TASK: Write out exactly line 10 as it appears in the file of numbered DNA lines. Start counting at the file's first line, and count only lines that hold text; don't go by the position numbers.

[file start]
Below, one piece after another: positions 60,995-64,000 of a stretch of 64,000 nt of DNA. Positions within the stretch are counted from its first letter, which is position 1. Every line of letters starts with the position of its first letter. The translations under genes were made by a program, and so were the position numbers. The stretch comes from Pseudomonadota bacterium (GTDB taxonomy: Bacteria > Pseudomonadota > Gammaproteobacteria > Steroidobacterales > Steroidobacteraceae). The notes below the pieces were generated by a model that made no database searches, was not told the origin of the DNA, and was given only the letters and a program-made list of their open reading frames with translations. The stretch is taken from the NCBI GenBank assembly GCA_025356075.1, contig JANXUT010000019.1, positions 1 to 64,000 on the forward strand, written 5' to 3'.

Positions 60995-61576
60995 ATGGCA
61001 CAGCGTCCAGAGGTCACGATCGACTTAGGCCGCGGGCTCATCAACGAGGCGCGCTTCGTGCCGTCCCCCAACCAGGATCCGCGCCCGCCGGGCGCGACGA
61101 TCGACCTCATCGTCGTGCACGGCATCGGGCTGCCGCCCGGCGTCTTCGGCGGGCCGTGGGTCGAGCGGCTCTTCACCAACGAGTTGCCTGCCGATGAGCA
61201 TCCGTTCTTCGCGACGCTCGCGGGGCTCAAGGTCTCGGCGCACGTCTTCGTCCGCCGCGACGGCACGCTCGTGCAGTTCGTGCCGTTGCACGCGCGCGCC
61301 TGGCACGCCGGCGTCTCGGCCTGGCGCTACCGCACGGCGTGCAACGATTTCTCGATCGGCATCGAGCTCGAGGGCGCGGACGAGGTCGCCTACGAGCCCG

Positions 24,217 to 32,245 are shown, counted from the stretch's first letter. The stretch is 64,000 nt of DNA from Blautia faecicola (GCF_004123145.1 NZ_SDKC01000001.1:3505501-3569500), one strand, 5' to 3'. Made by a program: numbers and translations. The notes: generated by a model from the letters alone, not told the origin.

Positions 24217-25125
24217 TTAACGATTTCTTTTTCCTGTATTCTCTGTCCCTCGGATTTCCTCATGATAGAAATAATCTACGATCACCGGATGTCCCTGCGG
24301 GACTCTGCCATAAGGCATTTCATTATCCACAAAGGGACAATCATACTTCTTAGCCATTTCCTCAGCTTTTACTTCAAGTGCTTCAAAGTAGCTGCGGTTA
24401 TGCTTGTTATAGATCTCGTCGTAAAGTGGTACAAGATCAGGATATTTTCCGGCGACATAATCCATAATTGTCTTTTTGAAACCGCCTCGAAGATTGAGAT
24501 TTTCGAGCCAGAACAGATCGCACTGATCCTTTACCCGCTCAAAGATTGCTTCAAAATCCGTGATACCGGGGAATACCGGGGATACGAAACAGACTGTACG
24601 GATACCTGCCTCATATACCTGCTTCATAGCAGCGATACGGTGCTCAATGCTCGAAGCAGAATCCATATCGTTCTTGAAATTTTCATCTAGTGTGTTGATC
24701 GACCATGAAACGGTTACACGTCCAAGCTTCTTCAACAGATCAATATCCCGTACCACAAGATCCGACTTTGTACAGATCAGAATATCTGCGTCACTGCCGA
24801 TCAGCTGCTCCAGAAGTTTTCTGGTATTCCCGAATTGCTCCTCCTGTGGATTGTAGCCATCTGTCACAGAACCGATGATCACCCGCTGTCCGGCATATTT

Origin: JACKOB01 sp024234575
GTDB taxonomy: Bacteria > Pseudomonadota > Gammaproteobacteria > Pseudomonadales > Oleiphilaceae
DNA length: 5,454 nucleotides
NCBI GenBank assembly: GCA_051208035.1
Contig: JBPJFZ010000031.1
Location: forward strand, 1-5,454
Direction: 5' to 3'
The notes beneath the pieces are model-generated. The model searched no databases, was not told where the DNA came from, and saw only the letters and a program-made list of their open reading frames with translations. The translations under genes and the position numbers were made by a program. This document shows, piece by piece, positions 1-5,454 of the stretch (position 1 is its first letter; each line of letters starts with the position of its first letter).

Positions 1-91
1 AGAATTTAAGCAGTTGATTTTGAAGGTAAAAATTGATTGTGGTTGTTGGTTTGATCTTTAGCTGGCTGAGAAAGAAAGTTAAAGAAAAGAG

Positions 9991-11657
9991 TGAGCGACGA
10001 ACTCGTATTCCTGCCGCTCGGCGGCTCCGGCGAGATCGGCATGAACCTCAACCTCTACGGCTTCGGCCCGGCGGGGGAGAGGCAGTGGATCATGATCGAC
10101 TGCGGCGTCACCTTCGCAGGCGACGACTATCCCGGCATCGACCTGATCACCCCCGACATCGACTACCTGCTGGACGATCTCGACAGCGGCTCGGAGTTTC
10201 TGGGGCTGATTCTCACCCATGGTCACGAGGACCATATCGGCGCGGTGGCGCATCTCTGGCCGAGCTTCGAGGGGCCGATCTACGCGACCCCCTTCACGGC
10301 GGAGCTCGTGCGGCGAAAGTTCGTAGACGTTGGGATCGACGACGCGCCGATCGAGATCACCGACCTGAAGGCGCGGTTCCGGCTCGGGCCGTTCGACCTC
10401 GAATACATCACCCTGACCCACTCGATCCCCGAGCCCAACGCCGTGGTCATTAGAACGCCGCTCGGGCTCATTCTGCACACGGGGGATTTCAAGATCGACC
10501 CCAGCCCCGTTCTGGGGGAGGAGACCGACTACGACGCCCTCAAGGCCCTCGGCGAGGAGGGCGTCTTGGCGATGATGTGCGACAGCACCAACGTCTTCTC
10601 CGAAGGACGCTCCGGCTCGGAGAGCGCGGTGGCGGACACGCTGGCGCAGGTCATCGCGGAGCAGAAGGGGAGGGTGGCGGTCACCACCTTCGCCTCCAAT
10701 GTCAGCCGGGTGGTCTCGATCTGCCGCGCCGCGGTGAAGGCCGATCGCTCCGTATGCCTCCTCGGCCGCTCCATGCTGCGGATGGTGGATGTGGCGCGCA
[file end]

24217 TTAACGATTTCTTTTTCCTGTATTCTCTGTCCCTCGGATTTCCTCATGATAGAAATAATCTACGATCACCGGATGTCCCTGCGG